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Societal Barriers To Breastfeeding

By Annie Urban

When people think of breastfeeding difficulties, the things that probably come to mind are supply issues, bad latch, cracked nipples, constant feedings and the like. Certainly, there are women who are afflicted by those difficulties and who cannot overcome them. But I believe the societal barriers to breastfeeding have a much more significant impact on breastfeeding rates than the medical or technical issues.

What are the societal barriers to breastfeeding?

Formula advertising: Everywhere you look, formula is being pushed on new moms. Buying maternity clothes? You can enter a drawing to win a year’s worth of formula. Buying a parenting magazine? Expect a few two-page spreads telling you about the latest hype on formula being closer than ever to breastmilk. Giving birth at a hospital? Expect to go home with a sponsored bag full of formula samples and coupons, unless you are lucky enough to give birth in a baby-friendly hospital. Surfing the Web looking for breastfeeding advice? The formula companies will try to deceive you into clicking on their ads by pretending they are about breastfeeding. We need to push to make compliance with the World Health Organization’s International Code of Marketing Breast-Milk Substitutes into a standard or a law, or find some other way to ensure that formula and bottle companies are not acting unethically and unnecessarily sabotaging breastfeeding in pursuit of corporate profits.

Insufficient education of medical professionals: Women having trouble with breastfeeding often turn to their pediatrician or to a general practitioner. Unfortunately, the amount of education that these doctors have in breastfeeding is insufficient. It will obviously differ from school to school and jurisdiction to jurisdiction, but I have heard of some doctors having merely a few hours of training on breastfeeding. In addition, pediatricians’ attitudes about breastfeeding are declining, doctors whose skills are most lacking are least likely to seek training to upgrade it, and there are plenty of medical professionals who are just downright not supportive of breastfeeding, either on purpose or out of ignorance. So when I hear people say, “the pediatrician said ‘X’ and I trust him, so we followed his advice,” forgive me for being a bit skeptical. If you are having breastfeeding difficulties and your doctor does not refer you to a lactation consultant, you should be concerned. Be proactive and build your A-Team before your baby arrives.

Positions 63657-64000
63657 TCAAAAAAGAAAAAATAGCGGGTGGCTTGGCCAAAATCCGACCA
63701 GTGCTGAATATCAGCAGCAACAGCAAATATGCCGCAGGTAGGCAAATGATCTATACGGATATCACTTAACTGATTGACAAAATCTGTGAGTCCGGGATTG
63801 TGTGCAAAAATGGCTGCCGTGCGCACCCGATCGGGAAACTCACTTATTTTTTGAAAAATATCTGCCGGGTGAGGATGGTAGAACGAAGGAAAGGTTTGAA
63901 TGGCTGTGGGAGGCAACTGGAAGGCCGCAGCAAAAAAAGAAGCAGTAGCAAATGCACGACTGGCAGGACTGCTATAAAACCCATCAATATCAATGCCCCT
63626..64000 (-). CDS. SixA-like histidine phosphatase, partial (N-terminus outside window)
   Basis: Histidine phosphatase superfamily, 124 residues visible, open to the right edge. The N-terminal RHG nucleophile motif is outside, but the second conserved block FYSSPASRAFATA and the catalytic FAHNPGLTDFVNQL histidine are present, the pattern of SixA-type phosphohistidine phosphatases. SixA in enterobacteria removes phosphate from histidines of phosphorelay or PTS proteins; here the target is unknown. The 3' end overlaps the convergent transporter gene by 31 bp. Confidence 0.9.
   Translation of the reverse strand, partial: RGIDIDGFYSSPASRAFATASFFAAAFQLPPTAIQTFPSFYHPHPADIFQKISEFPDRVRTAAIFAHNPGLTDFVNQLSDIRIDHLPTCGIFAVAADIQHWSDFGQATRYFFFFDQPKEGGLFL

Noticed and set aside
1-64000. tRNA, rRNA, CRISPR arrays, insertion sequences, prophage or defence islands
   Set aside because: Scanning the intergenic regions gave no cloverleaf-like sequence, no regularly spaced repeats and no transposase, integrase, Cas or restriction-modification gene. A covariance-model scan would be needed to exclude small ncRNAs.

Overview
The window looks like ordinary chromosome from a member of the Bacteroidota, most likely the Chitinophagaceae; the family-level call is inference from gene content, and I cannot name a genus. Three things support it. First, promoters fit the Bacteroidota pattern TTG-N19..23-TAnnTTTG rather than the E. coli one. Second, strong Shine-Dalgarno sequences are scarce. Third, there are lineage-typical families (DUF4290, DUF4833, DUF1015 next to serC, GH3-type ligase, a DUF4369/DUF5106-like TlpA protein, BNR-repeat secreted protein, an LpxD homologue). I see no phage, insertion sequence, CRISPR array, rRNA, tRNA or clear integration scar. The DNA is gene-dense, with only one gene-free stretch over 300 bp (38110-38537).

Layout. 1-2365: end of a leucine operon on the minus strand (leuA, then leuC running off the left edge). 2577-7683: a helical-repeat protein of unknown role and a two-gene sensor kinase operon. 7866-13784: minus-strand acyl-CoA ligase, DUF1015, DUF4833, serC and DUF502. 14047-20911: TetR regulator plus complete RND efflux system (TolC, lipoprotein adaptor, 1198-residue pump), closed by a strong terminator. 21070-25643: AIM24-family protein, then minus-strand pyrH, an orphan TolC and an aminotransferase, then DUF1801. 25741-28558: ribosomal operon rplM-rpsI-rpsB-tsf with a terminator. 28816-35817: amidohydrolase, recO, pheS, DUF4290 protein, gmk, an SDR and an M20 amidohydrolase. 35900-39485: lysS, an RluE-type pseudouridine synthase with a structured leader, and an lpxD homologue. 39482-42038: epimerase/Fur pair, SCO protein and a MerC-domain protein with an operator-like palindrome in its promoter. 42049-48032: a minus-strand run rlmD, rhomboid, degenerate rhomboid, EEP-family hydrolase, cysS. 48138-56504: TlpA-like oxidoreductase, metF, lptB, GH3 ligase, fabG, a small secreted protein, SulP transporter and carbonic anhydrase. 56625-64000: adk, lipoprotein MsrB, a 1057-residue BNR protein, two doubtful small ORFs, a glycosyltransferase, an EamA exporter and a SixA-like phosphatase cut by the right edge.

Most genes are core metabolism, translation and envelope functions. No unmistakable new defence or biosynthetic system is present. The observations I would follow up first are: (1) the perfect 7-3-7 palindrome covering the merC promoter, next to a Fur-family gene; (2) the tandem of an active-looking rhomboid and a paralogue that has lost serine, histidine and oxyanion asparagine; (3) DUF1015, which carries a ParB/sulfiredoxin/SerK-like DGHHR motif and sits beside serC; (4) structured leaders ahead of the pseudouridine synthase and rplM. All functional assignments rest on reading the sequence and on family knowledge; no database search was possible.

Poor access to lactation consultants and breast pumps: People who are struggling with breastfeeding need access to qualified lactation professionals—i.e. International Board Certified Lactation Consultants— and may often need access to a quality double electric breast pump to help maintain or increase supply while working on breastfeeding issues. However, a lot of people who do have access to healthcare still do not have access to these essential breastfeeding supports.

Lack of maternity leave: In the United States, women do not have access to decent maternity leave. Some have no access to maternity leave at all. In Canada, most women have access to maternity leave, but there are pressures that prevent many women from being able to take leave or that force them to go back early. It can take months to get breastfeeding well established, and many women must return to work before it has happened. The insufficient maternity leave provisions in many countries pose a significant barrier to breastfeeding.

No workplace support for breastfeeding: Whether they are forced back to work due to inadequate maternity leave provisions or choose to go back to work, women do not have sufficient support for breastfeeding in the workplace. Some states have laws that protect women’s rights in this regard, but many do not. Even within those states that do have laws, employers are known to put pressure on breastfeeding women or make them feel bad for needing facilities or time to pump. There is also not enough support for babies-at-work programs, which allow women to bring small babies to work with them if they choose. Without the right support, women often find themselves trying to pump enough milk sitting on a toilet without frequent enough breaks to maintain milk supply.

Milk banks not a priority: An entire industry and infrastructure is set up to collect, screen and distribute blood to those that need it, but milk banks are not a priority. There are too few of them, and the ones that exist appear to be in it more for the profits than for ensuring that every baby has access to breastmilk. Making milk banks a bigger priority would allow women with excess milk to provide it to those that need it, thereby reducing the dependency on formula.

Attitudes and imagery: People will breastfeed if they see others breastfeeding. Peer pressure, feeling normal, having role models—call it what you like, it is what it is. If the predominant image in public, in magazines, in movies and on television is bottle feeding, then people will see that as normal. If it is not, then fewer people will breastfeed, and those who do will be ostracized and discriminated against by the anti-nursing-in-public brigade. This is one of the reasons I think it is so important to breastfeed in public. This is why I think we need at least as many breastfeeding dolls as bottle-feeding dolls.

We need to keep providing medical, technical and moral support to women who are struggling with breastfeeding. That will always be a requirement. But to truly facilitate breastfeeding, we need to break down these barriers so that all families and all babies can enjoy both the health benefits and the economic benefits of breastfeeding.